As someone interested in people, I read a lot about evolutionary psychology. Unfortunately, most of the discussions of Evolutionary Psychology that I've run into are less than well founded. However, up until now, I haven't really had much chance to read anyone who was intimately familiar with the data. Chris Boehm fixed that.
What do you get if you cross an Anthropologist, familiar with latest research on the !Kung, the Yanomamo, and all the other modern hunter-gatherer types we know of, with a primatologist, a passing-good archaeologist, and a very careful thinker? Christopher Boehm, author of this book.
The question is:
What is the human being's natural relationship to authority and egalitarianism.
The answer that the author proposes is:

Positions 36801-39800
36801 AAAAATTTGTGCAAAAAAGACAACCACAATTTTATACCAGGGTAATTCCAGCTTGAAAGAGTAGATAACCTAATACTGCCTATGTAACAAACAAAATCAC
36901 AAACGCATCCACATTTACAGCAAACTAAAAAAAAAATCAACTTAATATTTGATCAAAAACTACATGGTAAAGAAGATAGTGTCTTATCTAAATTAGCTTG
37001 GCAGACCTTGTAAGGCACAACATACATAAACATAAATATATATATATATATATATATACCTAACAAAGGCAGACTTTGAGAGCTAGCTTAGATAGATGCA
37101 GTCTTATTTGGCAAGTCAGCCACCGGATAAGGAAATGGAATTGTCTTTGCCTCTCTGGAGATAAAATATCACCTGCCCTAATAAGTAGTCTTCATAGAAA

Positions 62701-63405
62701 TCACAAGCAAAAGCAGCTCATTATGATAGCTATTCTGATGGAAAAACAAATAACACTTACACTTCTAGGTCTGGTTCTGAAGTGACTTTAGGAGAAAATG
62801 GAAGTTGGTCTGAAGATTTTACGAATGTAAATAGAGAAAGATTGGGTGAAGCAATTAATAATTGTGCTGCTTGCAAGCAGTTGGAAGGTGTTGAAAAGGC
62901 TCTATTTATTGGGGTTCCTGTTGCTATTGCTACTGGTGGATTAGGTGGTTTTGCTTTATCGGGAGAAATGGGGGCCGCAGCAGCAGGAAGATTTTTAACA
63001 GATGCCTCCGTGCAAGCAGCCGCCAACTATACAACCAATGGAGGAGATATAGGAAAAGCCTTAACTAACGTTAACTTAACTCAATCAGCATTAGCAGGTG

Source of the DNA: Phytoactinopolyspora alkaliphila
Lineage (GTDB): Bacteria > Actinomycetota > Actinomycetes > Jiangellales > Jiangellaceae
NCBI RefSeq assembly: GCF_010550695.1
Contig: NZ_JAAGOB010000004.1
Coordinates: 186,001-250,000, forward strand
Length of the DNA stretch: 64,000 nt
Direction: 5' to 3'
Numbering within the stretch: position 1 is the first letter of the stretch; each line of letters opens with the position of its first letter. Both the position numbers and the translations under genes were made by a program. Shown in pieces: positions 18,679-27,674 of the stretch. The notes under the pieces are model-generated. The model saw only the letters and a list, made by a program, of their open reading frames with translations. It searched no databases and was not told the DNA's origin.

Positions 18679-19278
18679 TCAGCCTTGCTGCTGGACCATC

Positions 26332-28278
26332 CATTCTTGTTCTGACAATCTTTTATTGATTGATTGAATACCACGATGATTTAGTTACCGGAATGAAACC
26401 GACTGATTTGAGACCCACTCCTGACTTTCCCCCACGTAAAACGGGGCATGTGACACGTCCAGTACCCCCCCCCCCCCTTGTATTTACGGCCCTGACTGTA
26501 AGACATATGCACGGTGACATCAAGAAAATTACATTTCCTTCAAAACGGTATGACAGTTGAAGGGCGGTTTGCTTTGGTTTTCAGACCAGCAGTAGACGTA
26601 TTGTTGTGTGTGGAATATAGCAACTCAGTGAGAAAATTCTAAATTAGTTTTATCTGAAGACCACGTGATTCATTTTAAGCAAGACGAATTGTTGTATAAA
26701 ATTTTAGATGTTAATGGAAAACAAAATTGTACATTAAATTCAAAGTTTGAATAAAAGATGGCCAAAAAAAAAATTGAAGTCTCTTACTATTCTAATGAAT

As with most social pack animals, Homo Sapiens' ancestors appear to have been quite hierarchical multiple millions of years ago. In a wrestling/boxing match, the strongest guy almost always wins. When humans developed weaponry (Simple clubs, spears, arrows), Egalitarianism quickly became the norm, and was the stable norm for hundreds of thousands, perhaps a million years. This is probably due to the game theory of combat with weapons (the stronger guy only wins 60% of the time). About 10K years ago, agriculture developed, followed almost immediately by food storage. Food storage again changed the game theory, and hierarchy was again established.
Human beings thus have an evolutionary history of hierarchy, followed by a rabid egalitarianism, and an evolutionarily recent re-creation of hierarchy.
More impressive though than the hypothesis is how the author writes the book. Careful, measured, and both cognizant and respectful of alternate opinions. I can't say enough nice things about the book...if you like reading academic, careful work.